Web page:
Has there been any composer who wrote a bad fifth symphony? I can’t think of any. In 1901, Mahler had to be briefly hospitalized for intestinal problems [nothing serious], and as a get well present one of his friends got him the score of a new edition of Bach’s cantatas. Looking through Bach’s scores, Mahler was enthralled by the master’s ability to thread melodies together. The counterpoint was so impressive and influential, he gained a new interesest in writing absolute music, instead of writing programatic symphonies with extra-musical ideas. His next three symphonies would be purely instrumental, save the programatic title of the seventh [but even then, the seventh only holds an evocative title and nothing more]. The fifth is in three parts, and opens with a horn call, the “Fate” pattern of Beethoven’s fifth, a nod to that composer, but at the same time a nod to his previous symphony [the same passage in the same key can be heard a little more than half way through the first movement of the fourth], and we are thrown into a dark and deep funeral march, contrasting between a languid pace and a dramatic wind flourish. The middle section throws us into a storm with a bouncy rhythm, and near the end of the music, everything trails off beyond the horizon. The next movement is another stormy scherzo, that tosses around a bit and holds up the weight of the first “part”. In the second half of the scherzo, a new theme is introduced, a heroic one, light coming out of the darkness, that builds up and up before falling away in a let down, and slipping back into the roughness of the scherzo’s main theme. This heroic theme is alluding to the eventual heroic climax of the entire piece. The second part is the third movement, another scherzo, but instead of darkness, there is sunshine. It sounds like music from mountain climbers, a waltz or ländler. The cheeriness is paired with a bit of a sinister fugato that cuts into the mountain song every now and then. The middle of the movement tones down to an incredible passage on plucked strings. The clashing of Austrian countryside folk music and the upper-middle class Viennese waltz soon cumulates in a gargantuan orchestral explosion that transcends human allusions and nature. It is like standing at the top of a mountain, being overwhelmed by the sun. Before we know it, the music falls back to the charming dances before its happy coda. The third part opens with the fourth movement, the Adagietto that is probably Mahler’s most popular piece, one that is often put in compilation discs of “dinner music” or “classical love” CDs. From listening to it, it’s easy to tell why. The melodies are so beautiful, and the simplified orchestration, strings and harp, create such a passionate work, it’s almost like a poem. Of love, of regret, nostalgia, emotions that are hard to explain that may sometimes scare us. It’s claimed that Mahler wrote it as a love letter to his soon-to-be wife, Alma Schindler, though I don’t know much about the validity of that story. No matter what, it is definitely one of the more gorgeous things Mahler wrote. The last movement opens up quietly, playing around with the key of D, before going into a beautiful pastoral melody. It is then paired with a very complex fugal section, and after a bit of development, the main melody of the Adagietto comes back, this time with added voicing and counterpoint. The music builds up into a fake climax, dies down, and then speeds into the coda, which uses the “heroic” melody from the end of the second movement, and this time pulls through with its promise of grandeur, and sends us into an orchestral climax that feels beyond this earth. Is that getting too much? I really love this symphony, ok? And it’s hard to describe how the music makes me feel when my feelings are over the top. Listen for yourself, see how the music transports you! As Herbert von Karajan said, while listening to the fifth, "you forget that time has passed. A great performance of the Fifth is a transforming experience. The fantastic finale almost forces you to hold your breath.“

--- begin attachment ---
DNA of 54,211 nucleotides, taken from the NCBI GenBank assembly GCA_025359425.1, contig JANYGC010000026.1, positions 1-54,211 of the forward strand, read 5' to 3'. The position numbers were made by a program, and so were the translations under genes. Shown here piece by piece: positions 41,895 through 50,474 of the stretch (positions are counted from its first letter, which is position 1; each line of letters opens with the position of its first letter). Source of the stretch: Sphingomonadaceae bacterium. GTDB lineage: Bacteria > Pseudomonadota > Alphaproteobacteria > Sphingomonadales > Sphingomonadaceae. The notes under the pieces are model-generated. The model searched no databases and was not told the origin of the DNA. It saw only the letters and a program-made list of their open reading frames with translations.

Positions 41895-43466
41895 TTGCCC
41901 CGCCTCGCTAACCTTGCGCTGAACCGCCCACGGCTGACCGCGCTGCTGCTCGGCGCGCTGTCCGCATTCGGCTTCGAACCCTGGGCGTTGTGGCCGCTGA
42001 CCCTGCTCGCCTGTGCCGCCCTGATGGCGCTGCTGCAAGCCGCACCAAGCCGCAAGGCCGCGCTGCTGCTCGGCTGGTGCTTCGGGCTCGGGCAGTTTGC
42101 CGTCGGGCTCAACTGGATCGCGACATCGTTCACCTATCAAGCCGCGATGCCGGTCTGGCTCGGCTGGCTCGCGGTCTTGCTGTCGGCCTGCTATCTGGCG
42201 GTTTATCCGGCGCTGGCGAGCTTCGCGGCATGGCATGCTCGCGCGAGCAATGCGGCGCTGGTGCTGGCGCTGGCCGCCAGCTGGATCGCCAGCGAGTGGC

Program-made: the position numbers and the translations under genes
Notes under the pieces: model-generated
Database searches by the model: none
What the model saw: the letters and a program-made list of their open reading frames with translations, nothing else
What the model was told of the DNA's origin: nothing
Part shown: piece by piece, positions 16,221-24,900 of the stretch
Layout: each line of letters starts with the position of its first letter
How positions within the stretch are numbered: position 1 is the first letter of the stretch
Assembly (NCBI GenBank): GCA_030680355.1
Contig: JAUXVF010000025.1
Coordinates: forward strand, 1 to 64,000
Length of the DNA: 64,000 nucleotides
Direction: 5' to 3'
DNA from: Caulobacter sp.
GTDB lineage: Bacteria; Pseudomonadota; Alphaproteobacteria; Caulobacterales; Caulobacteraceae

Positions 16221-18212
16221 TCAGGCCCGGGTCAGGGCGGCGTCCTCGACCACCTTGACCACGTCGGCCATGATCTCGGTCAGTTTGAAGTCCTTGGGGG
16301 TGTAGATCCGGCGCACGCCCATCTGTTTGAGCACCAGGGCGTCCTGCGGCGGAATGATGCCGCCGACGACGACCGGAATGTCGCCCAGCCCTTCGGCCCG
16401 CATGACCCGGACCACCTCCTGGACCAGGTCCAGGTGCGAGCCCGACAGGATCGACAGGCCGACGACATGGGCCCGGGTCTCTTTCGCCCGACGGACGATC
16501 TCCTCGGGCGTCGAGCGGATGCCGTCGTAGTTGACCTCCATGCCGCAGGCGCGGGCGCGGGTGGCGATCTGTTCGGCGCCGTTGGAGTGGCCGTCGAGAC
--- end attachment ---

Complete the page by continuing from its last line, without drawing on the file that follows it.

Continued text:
We know the project is coming on Friday the 13th. Everyone assumed a horror video correct?
We need any and all info related to Friday the 13th and any close knit horror stories.
Before was speculation: now we’re getting hints, like in Jigsaw or something”